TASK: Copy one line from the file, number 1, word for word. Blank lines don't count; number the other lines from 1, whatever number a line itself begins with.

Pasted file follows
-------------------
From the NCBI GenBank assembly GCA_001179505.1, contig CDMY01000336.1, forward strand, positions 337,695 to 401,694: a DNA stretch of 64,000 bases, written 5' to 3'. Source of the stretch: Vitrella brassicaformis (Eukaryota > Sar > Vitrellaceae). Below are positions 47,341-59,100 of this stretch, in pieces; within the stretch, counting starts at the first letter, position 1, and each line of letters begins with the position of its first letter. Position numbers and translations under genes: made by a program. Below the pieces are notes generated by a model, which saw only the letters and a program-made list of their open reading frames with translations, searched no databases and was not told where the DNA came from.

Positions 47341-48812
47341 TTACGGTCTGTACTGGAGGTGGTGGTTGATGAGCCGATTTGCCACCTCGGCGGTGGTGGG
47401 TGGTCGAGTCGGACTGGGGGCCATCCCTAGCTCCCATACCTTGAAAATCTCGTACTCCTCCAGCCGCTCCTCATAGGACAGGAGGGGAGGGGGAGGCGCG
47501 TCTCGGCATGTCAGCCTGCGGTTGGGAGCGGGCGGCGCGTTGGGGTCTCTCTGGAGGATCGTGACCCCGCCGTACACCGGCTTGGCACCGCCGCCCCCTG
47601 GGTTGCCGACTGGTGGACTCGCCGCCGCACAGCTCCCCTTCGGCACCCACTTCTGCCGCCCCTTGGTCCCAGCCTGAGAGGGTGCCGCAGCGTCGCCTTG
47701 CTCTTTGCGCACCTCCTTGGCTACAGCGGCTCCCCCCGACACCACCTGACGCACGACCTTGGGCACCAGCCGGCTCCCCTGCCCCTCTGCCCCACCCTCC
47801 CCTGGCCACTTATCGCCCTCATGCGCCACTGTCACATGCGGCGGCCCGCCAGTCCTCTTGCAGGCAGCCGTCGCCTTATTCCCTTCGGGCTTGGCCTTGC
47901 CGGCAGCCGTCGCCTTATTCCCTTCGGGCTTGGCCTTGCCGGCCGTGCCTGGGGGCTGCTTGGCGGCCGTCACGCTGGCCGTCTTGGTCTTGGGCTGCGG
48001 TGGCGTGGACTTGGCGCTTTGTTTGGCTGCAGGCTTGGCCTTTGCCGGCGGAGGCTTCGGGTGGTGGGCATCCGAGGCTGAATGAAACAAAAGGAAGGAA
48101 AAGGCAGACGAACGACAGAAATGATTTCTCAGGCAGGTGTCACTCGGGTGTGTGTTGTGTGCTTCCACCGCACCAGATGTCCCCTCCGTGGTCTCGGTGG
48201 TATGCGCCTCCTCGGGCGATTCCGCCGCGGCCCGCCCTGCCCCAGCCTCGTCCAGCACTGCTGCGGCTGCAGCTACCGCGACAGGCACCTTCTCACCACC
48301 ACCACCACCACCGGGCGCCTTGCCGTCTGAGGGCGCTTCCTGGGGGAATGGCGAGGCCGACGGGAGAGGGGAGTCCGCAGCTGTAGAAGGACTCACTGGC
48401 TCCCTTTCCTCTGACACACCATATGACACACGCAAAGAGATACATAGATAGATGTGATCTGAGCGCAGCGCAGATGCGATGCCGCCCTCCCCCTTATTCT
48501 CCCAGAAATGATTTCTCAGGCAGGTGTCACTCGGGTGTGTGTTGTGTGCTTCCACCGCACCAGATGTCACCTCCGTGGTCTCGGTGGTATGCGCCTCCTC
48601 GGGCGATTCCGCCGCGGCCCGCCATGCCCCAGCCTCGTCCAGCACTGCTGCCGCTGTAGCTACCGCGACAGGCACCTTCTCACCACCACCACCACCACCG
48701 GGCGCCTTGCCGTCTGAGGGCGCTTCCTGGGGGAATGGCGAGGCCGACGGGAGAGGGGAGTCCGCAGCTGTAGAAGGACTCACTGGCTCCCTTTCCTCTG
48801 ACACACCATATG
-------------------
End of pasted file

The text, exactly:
From the NCBI GenBank assembly GCA_001179505.1, contig CDMY01000336.1, forward strand, positions 337,695 to 401,694: a DNA stretch of 64,000 bases, written 5' to 3'. Source of the stretch: Vitrella brassicaformis (Eukaryota > Sar > Vitrellaceae). Below are positions 47,341-59,100 of this stretch, in pieces; within the stretch, counting starts at the first letter, position 1, and each line of letters begins with the position of its first letter. Position numbers and translations under genes: made by a program. Below the pieces are notes generated by a model, which saw only the letters and a program-made list of their open reading frames with translations, searched no databases and was not told where the DNA came from.